Then, in 2006, NYPD Detective James Zadroga succumbed to lung disease. The healthy nonsmoker was the first 9/11 emergency responder to die from toxic exposure.
Paul J. Napoli and his colleagues then ramped up their efforts to make sure that Zadroga and the scores of others similarly affected did not die in vain.
Three years later, New York Congresswoman Maloney introduced the Zadroga Act.
This 9/11 victim compensation fund was designed to protect victims like Zadroga, who suffered from the secondary effects of the World Trade Center attack.
After a protracted political struggle, then-President Barack Obama signed the Zadroga act into law, along with a 2015 reauthorization. This reauthorization was supposed to extend benefits until 2090. But the Claims Administrator quickly slashed benefits, claiming that the VCF would soon run out of money.
So, Paul J. Napoli got to work again.
According to some estimates, the World Trade Center towers contained about 400 tons of asbestos.
These toxic fibers, along with other potentially deadly heavy metals, laced the dust and debris cloud which covered all of Ground Zero and much of Lower Manhattan.
Asbestos causes a number of fatal illnesses, including mesothelioma and asbestosis.
Mesothelioma is a cancerous tumor which forms in the lining between the heart and lungs. This rare and aggressive type of cancer is very difficult to diagnose and treat.
Asbestosis is basically lung scarring. In advanced cases, a radical lung transplant is the only known cure.
The latency period for these diseases is usually at least forty years.
So, if first responders inhaled toxic smoke in September 2001, they may not experience any symptoms at all until September 2041, or even much later.
So, the permanent reauthorization was absolutely critical to victims. Now, they have access to the financial resources they need to combat their 9/11-related diseases in later years. However, there is a big difference between access to funds and needed money in the victim’s pocket.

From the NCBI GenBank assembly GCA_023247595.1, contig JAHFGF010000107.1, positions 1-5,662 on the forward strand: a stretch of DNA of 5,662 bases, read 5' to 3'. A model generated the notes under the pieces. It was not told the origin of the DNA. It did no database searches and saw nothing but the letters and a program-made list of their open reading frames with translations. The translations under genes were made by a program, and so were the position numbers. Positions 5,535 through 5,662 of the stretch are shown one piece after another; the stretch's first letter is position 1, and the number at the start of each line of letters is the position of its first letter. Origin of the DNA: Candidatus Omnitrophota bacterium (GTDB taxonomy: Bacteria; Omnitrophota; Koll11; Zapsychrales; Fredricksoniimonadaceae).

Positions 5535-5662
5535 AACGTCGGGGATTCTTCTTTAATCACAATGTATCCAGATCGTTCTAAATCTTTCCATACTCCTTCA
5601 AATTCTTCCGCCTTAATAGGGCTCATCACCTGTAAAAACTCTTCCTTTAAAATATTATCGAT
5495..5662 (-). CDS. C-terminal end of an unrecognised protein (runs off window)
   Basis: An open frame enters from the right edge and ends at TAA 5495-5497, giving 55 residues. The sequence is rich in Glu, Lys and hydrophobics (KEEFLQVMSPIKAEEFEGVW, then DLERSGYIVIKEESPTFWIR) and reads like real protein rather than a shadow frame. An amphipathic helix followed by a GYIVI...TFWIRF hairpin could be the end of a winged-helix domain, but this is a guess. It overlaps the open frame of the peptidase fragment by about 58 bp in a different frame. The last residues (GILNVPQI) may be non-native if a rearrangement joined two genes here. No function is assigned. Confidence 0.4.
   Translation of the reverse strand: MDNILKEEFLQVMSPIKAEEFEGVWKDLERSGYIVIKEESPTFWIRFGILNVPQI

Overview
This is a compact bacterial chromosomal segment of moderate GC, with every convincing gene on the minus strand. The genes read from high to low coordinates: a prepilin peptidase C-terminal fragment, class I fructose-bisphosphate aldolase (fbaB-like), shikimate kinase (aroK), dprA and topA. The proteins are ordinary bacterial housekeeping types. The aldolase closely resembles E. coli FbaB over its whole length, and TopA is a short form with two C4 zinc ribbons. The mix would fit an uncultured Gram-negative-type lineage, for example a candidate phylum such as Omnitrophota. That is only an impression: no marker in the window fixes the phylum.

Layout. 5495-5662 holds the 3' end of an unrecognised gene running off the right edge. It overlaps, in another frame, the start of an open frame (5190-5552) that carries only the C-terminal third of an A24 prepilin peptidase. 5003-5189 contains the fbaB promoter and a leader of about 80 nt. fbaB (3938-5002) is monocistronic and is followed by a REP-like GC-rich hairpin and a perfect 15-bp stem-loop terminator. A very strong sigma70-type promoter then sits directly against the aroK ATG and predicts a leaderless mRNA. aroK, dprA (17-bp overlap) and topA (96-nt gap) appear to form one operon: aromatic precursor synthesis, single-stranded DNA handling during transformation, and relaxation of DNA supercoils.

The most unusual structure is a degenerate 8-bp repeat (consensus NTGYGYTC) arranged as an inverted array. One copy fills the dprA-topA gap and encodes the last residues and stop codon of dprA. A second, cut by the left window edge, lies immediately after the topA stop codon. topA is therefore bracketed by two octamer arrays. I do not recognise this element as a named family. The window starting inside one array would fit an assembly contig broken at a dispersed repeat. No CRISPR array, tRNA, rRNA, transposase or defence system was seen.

That’s where an experienced attorney comes in.
Why You Should Work with An Attorney
Although it may have been true in this case, “the fund is running out of money” is a very familiar refrain.
Fund administrators often use this excuse to reduce compensation to victims. To be sure, the more claims are made, the less money is available. So, an attorney advocates for victims to make sure they get a fair-sized piece of a shrinking financial pie.
Evidence is critical in these situations.
In addition to medical bills, lay testimony regarding the victim’s pain and suffering may be compelling. All this evidence is basically pieces of a giant jigsaw puzzle. Separately, the pieces make little sense. So, an attorney puts all these pieces together to paint a compelling picture for compensation.
Only highly-experienced lawyers with a personal stake in New Yorkers and 9/11, like Messrs. Napoli and Holihan, offer that kind of dedication.
At Napoli Shkolnik PLLC, we are dedicated to 9/11 emergency responder victims, as well as accident victims nationwide.
If you were injured and the injury was not your fault, contact us today for a free consultation.